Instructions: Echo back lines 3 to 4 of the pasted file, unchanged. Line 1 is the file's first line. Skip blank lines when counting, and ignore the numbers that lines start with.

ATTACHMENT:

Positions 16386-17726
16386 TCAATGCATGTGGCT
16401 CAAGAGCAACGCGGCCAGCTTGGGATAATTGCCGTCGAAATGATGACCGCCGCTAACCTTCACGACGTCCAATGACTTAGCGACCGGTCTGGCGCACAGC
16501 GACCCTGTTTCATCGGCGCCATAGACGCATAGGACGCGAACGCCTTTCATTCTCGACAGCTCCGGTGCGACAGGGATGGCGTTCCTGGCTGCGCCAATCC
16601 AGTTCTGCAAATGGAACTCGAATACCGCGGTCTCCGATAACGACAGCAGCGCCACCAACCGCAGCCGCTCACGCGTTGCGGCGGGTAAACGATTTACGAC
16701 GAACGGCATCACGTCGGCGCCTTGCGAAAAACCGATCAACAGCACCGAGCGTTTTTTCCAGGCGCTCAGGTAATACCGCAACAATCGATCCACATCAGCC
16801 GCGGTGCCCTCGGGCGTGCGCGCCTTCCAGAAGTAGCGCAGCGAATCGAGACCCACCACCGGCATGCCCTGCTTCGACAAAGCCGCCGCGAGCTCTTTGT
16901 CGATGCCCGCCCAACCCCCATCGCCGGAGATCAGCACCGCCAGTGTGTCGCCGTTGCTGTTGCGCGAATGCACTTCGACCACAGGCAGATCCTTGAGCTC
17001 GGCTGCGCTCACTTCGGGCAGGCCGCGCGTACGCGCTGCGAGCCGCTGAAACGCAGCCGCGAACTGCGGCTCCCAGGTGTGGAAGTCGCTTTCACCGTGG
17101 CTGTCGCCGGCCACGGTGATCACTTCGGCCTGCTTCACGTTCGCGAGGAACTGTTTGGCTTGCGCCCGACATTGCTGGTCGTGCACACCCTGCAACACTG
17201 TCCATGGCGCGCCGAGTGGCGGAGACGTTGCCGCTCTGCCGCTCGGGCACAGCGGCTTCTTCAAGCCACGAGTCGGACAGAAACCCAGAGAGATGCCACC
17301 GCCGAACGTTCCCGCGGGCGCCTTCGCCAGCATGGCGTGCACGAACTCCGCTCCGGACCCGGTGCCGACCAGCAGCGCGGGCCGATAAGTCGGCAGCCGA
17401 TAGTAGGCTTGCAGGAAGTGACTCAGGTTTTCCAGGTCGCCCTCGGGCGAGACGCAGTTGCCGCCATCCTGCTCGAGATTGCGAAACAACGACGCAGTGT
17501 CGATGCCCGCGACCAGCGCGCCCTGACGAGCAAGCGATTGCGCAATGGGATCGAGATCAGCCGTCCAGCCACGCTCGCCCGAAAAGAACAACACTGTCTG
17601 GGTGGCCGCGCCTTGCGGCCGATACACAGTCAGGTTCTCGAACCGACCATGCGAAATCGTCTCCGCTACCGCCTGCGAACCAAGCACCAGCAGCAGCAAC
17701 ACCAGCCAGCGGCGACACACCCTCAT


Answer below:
16401 CAAGAGCAACGCGGCCAGCTTGGGATAATTGCCGTCGAAATGATGACCGCCGCTAACCTTCACGACGTCCAATGACTTAGCGACCGGTCTGGCGCACAGC
16501 GACCCTGTTTCATCGGCGCCATAGACGCATAGGACGCGAACGCCTTTCATTCTCGACAGCTCCGGTGCGACAGGGATGGCGTTCCTGGCTGCGCCAATCC